While it’s all a rather impressive affair, there’s something particularly striking about the second track “Glue”. This sensual, late ’90s, breakbeat jewel cries for replay, like the gauzy diva vocals that soar from deep within the mix. An affectionate nod to a bygone era, this album highlight is hopefully an exciting taste of things to come.
3. Stockholm Noir – “Boy Like a Girl (feat. Ofelia)
Like the veiled arrival of Jonna Lee’s audiovisual project iamamiwhoami in 2009, anonymous electronic dance outfit Stockholm Noir appeared in April of 2017, enrobed in mystery with the Loreen-esque “Hopeless Dreams” and the nocturnal “Black Neon”. While both tracks caught the attention of the blogsophere, it wasn’t until the third single, “Boy Like a Girl” materialized, that the self-described, “black shadow of electronic music”, began to emit sparks.
With each new single, the delicate shroud continues to be lifted. Swedish singer-songwriter/producer Gabriel Wagnberg, whose exceptional 2014 EP Elements was cruelly overlooked by the masses, appears to be part of the mastermind behind this enigmatic ensemble of revolving vocalists. An anthem for those who shy away from “the binary gender system”, this pulsating gem and its frighteningly sensual, Eye Wide Shut-esque video, continues to haunt months after it appeared. Eight incredible singles and a variety of remixes later, Stockholm Noir’s inevitable debut record is something to anticipate in 2018.
2. Joe Goddard – “Home (feat. Daniel Wilson)”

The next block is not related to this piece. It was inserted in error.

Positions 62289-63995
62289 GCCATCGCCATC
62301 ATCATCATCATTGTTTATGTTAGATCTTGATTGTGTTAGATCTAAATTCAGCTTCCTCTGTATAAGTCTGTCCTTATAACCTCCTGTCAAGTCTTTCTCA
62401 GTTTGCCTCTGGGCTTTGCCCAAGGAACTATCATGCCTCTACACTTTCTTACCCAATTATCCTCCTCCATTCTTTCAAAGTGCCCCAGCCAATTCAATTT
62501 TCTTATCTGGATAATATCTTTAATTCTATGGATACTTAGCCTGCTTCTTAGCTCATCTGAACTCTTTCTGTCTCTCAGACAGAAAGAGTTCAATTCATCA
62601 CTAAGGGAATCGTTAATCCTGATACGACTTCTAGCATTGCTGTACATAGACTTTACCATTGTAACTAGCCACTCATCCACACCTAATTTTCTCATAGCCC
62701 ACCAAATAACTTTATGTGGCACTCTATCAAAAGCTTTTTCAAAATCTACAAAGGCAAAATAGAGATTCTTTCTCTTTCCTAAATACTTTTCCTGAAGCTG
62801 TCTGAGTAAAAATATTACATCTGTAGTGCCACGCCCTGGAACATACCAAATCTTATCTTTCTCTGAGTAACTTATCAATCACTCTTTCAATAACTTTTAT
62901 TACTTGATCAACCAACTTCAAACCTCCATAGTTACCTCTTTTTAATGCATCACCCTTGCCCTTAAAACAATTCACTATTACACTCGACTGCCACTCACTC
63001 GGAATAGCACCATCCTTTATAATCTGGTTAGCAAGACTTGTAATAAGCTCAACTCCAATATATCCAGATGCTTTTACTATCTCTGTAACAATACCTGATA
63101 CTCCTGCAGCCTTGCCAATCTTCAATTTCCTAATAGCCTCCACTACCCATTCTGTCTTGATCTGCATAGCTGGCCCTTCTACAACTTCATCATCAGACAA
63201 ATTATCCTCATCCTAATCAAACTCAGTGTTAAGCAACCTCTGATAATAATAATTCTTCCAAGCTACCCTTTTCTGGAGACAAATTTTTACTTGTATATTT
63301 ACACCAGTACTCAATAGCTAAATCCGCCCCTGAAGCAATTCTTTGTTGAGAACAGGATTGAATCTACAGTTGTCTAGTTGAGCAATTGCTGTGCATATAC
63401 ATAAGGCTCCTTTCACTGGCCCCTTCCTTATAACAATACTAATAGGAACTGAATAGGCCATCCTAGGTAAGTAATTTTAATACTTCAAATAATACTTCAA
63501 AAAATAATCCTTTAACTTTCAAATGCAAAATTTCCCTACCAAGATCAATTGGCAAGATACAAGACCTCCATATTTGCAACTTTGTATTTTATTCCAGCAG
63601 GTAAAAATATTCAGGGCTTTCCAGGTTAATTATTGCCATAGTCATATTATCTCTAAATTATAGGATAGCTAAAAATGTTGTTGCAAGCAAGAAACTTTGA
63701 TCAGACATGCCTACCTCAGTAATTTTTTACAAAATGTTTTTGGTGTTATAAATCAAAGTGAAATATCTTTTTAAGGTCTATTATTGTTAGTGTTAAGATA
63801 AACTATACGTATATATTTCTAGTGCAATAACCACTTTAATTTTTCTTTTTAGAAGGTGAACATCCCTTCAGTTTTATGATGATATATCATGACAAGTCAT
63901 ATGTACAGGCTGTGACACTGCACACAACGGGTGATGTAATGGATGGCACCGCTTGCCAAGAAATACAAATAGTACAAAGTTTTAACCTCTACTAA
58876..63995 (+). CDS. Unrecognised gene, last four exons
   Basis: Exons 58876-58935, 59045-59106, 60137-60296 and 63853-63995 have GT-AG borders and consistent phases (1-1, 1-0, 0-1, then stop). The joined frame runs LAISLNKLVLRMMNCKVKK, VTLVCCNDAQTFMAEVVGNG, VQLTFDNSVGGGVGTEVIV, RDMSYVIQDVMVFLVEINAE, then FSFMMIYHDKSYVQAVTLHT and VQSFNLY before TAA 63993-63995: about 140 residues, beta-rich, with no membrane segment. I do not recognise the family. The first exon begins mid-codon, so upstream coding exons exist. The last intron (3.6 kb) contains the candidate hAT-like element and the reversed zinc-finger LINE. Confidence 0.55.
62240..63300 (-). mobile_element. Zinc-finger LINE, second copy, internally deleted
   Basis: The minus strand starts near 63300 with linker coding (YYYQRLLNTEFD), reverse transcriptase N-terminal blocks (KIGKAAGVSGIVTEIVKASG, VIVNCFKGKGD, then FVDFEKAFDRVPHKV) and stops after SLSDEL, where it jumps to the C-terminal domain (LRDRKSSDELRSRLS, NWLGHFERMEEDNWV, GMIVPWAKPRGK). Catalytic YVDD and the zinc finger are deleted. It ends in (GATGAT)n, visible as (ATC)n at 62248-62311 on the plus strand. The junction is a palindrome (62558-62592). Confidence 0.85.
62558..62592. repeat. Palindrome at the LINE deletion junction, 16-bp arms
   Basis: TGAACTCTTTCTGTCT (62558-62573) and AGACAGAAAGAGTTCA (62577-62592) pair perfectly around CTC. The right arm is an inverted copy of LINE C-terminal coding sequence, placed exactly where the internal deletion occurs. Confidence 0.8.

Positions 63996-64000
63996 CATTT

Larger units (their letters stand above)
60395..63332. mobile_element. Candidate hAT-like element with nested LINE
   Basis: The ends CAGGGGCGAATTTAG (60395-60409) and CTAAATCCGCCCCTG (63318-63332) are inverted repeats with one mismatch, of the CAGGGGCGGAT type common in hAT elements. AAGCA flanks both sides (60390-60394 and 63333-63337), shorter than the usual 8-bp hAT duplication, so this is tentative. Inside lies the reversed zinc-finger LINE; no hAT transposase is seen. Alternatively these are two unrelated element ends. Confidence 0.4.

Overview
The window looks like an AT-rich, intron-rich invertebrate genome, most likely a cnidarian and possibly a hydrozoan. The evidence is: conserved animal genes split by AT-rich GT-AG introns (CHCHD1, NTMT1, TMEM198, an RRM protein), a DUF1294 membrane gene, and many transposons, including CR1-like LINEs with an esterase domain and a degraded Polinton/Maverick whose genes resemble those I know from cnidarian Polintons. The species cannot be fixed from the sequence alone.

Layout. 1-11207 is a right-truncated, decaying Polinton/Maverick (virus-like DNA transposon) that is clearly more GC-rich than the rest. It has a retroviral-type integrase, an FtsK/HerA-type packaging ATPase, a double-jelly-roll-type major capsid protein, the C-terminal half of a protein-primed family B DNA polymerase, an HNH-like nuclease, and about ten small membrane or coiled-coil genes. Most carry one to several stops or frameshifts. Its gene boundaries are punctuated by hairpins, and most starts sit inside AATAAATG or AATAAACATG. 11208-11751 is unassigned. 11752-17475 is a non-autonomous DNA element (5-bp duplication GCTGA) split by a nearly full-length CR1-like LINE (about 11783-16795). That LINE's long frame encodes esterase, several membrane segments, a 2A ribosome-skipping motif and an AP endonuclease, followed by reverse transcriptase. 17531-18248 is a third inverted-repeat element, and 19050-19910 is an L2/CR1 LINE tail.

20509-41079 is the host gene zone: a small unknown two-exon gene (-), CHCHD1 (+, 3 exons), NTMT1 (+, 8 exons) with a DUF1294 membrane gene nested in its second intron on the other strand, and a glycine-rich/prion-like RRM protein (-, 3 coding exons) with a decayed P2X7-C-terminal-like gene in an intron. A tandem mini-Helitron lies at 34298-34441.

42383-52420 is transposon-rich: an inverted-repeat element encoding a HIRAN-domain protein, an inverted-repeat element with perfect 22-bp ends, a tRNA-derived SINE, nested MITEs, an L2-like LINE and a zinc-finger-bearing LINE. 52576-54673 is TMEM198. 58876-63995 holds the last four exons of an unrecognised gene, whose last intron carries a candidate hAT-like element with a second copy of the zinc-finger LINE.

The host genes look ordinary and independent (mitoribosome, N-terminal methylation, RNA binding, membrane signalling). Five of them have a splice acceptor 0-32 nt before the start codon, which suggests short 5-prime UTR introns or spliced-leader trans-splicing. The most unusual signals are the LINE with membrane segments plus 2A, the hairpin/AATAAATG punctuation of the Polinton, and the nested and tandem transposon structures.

Taken from Hot Chip founding member Joe Goddard’s sophomore solo LP, Electric Lines, gorgeous lead single “Home” is a far cry from the fruit-titled tracks of his intriguing, but ultimately frosty debut Harvest Festival. This warm, euphoric tribute to deep Detroit house music, features a horn-laden sample of Brainstorm’s lost disco classic “We’re On Our Way Home (Part 1),” and the stunning pipes of singer-producer Daniel Wilson.
For those unacquainted with the Ypsilanti, Michigan-based musician’s work, its time to catch up with his back catalogue. 2016 single “Sinner of the Week” and last year’s guest spot on The Weeknd’s “Sidewalks” are a great place to start, but here on the third track of Goddard’s nuanced record, a star is born.
1. Hercules & Love Affair – “Rejoice (feat. Rouge Mary)”
Written over the course of a single day, the rapturous lyrics of Parisian singer Rouge Mary’s latest outing with Andy Butler and company are as smile-inducing as the soulful artist who sings them. That instrument is still an extraordinary thing to behold, even wrapped in a buzz of menacing distortion. While Butler’s struggle with addiction and his triumphant recovery linger within the lyrical content of many cuts throughout Hercules & Love Affairs’ fourth LP, Omnion, this celebratory paean to positivity stretches out from the record and wraps its soothing arms around the listener.
The album was born out of a desire to venture beyond a traditional vocal house record, and as such, “Rejoice” is anything but predictable fare. Darkly industrial like Nitzer Ebb or Front 242, and glittery like the gospel-charged disco of the late ’70s, this magnificent track with its splashy trumpet outro, invites all who listen to step into the light, savor each moment, and “live life with joy.” Defiantly flipping the bird at all things pessimistic, Rouge Mary’s joie de vivre is contagious. Let us continue to clamor for that solo effort Rouge so rightfully deserves.